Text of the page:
ISIS forces put the Mosul library to the torch Feb. 22—over vociferous pleas and protests from the city's notables. "ISIS militants bombed the Mosul Public Library," said Ghanim al-Ta'an, director of the library. "They used improvised explosive devices." Among the many thousands of books it housed, more than 8,000 rare old books and manuscripts were burned. The library was established in 1921, the same year that saw the birth of the modern Iraq. Among its lost collections were manuscripts from the 18th century, Syriac (Aramaic) language books printed in Iraq's first printing house in the 19th century, Iraqi newspapers from the early 20th century, and some rare antiques such as an astrolabe used by early Arab mariners. The library had hosted the personal libraries of more than 100 notable Mosul families over the past century. Bloggers and activists in Mosul got out the word of the building's destruction over the Internet. (Fiscal Times via Yahoo News, Feb. 23)

Kurdish forces advance towards ISIS capital

Syrian Kurdish forces, backed by US air-strikes, advanced Feb. 19 into Raqqa governorate, where ISIS has its de facto capital at the provincial seat. The Syrian Observatory for Human Rights said the Kurdish YPG forces and allied FSA units captured 19 villages in Raqqa. "The US-led international coalition played a key role in the advance, bombing the IS positions and forcing its fighters to withdraw," said Observatory director Rami Abdel Rahman. Since driving ISIS fom Kobani (Aleppo governorate) last month, Kurdish and allied forces have captured some 242 villages from ISIS, including the 19 in Raqqa. Among the contested areas is the border town of Tal Abyad. The YPG charges that ISIS forces at Tal Abyad cross into Turkey, where they have established a staging territory. (AFP-JIJI, Feb. 20)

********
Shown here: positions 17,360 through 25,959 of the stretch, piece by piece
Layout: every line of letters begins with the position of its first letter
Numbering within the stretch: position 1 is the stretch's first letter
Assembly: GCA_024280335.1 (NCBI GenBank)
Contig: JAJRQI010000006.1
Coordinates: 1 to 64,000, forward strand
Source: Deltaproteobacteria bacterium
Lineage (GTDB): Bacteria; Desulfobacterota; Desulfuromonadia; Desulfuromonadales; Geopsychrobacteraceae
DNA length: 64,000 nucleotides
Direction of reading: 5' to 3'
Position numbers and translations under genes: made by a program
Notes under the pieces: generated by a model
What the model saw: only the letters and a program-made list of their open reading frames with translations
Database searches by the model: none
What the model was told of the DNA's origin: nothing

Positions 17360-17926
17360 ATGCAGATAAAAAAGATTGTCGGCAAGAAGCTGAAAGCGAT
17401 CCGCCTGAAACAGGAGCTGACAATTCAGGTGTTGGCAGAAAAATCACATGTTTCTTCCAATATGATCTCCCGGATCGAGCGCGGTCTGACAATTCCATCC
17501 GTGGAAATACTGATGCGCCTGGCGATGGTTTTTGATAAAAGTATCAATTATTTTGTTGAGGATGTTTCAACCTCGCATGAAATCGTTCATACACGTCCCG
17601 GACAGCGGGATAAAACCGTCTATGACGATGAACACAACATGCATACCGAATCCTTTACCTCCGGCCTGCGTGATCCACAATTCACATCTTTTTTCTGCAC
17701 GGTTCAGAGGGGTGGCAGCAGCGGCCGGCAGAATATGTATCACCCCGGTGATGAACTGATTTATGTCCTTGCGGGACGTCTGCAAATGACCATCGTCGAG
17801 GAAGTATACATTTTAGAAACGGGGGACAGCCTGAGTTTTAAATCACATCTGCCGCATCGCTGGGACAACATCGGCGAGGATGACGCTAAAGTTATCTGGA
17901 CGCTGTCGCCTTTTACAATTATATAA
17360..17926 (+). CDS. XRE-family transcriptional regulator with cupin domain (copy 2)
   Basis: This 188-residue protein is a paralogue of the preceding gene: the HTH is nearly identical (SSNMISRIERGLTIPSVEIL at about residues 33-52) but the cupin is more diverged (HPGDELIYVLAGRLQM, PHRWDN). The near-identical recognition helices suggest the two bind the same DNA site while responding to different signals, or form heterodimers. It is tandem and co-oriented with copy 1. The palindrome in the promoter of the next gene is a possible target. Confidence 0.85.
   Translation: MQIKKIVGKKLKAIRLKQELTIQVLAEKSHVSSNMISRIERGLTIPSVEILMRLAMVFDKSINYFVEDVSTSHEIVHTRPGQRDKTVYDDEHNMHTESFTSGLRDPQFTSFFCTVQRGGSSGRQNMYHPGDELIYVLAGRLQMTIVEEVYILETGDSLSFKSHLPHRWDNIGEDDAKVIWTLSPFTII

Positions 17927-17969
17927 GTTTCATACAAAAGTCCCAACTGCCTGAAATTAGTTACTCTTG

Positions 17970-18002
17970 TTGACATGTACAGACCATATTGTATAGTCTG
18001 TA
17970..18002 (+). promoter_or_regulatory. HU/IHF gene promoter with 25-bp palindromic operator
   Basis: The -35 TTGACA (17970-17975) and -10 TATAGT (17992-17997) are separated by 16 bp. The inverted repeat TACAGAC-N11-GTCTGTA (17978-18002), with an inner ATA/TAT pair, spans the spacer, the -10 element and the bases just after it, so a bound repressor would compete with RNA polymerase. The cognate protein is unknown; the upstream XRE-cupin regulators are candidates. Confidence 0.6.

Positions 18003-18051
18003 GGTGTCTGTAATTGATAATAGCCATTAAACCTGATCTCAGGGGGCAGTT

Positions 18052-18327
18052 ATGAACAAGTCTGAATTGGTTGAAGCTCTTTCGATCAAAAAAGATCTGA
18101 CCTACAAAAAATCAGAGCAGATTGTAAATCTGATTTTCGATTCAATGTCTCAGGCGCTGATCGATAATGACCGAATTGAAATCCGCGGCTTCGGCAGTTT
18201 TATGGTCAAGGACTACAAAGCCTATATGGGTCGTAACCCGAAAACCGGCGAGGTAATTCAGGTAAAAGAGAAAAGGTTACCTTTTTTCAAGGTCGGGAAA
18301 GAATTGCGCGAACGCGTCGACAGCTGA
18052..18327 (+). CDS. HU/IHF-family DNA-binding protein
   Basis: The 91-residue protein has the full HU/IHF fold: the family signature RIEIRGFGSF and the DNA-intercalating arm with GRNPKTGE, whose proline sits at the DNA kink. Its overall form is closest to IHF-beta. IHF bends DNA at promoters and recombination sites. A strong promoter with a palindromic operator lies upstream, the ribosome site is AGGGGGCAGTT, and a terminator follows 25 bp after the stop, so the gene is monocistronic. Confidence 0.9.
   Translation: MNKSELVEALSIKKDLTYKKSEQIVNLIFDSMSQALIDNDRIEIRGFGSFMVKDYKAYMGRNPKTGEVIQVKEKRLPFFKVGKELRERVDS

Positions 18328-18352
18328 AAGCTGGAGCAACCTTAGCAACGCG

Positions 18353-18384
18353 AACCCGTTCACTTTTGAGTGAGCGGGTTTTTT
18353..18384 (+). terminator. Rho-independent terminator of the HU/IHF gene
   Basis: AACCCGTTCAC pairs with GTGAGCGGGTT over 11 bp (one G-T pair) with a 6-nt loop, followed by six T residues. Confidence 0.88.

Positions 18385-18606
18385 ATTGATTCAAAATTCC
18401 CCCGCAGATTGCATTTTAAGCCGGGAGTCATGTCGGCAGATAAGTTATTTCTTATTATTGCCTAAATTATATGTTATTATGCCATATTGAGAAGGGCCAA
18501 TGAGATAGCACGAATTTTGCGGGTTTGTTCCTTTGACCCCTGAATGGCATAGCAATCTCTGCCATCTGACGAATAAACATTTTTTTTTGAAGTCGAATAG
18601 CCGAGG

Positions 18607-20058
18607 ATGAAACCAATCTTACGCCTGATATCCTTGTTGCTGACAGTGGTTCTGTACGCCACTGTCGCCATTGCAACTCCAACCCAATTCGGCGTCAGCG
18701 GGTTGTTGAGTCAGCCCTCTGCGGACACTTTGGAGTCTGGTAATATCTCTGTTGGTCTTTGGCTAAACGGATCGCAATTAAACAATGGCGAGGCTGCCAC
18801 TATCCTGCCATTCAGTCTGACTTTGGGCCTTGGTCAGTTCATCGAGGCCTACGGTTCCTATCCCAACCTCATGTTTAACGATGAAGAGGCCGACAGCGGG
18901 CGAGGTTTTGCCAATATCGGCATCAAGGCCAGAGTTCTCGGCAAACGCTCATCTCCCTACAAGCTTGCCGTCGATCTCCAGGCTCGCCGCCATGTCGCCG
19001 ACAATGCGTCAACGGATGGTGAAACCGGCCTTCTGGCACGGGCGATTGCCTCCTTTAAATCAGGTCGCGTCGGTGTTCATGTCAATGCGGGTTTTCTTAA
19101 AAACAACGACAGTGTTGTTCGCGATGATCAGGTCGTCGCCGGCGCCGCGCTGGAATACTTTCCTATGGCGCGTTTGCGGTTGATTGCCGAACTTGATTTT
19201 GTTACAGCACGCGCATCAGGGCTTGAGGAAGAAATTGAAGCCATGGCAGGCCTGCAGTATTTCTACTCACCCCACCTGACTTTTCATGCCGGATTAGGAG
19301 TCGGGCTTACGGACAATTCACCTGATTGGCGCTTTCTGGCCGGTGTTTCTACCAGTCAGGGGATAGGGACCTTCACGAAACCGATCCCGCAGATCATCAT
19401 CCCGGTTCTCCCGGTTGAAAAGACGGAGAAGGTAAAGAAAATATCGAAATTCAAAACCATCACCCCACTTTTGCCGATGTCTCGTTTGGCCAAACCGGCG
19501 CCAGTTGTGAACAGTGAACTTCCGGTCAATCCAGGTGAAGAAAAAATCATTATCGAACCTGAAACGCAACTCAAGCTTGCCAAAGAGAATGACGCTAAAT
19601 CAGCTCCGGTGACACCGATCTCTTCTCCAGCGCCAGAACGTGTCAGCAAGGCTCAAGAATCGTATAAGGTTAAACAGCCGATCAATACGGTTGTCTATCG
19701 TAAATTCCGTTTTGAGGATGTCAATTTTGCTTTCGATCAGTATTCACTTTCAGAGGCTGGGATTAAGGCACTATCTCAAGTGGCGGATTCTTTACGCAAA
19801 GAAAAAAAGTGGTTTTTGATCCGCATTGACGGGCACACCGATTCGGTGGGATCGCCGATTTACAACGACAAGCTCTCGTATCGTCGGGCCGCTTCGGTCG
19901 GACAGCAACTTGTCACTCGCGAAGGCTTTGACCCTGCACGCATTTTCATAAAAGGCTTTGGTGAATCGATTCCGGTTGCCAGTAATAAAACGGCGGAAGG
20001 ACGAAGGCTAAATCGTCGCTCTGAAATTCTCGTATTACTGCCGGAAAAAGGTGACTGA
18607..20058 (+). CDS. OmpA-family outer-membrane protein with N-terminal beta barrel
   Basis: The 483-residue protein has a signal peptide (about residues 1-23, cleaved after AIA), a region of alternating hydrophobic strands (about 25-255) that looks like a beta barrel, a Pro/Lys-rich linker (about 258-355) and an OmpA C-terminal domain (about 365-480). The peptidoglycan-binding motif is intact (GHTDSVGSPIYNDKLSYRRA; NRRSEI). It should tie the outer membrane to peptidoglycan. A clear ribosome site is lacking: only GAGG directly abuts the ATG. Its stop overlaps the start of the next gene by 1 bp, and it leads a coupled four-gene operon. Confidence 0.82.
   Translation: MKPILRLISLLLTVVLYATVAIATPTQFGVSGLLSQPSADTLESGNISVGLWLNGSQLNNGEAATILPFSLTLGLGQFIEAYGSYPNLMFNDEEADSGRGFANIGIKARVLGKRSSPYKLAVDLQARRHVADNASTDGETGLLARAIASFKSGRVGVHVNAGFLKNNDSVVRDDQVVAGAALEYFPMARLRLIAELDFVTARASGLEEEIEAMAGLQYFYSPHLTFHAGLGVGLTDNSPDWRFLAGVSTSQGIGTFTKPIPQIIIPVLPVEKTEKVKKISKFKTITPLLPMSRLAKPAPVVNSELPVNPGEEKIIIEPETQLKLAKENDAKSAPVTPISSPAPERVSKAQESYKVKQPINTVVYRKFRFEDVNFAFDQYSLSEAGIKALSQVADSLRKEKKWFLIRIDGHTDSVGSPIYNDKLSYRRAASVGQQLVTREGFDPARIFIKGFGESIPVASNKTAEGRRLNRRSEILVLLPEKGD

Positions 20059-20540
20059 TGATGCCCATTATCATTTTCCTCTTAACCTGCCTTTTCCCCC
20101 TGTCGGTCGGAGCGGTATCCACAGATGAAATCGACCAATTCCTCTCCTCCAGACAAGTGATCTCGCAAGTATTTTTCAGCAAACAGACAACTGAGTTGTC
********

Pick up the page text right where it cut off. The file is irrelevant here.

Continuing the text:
Iraq militias may be committing war crimes

Human Rights Watch (HRW) said Feb. 15 that militias allied with Iraqi forces are committing abuses that are "possibly war crimes." HRW reports that in some areas residents have been forced from their homes, kidnapped and extrajudicially executed. In the Muqdadiyya area of Diyala governorate, more than 3,000 people have been forced from their homes since June and have been prevented from returning, in some cases, because militia forces torched their homes. HRW has been interviewing victims, some of whom claim that the militias "said that they would kill [them] because [they] are Sunni." HRW is also investigating allegations that militia forces had killed 72 civilians in Barwana and Muqdadiyya.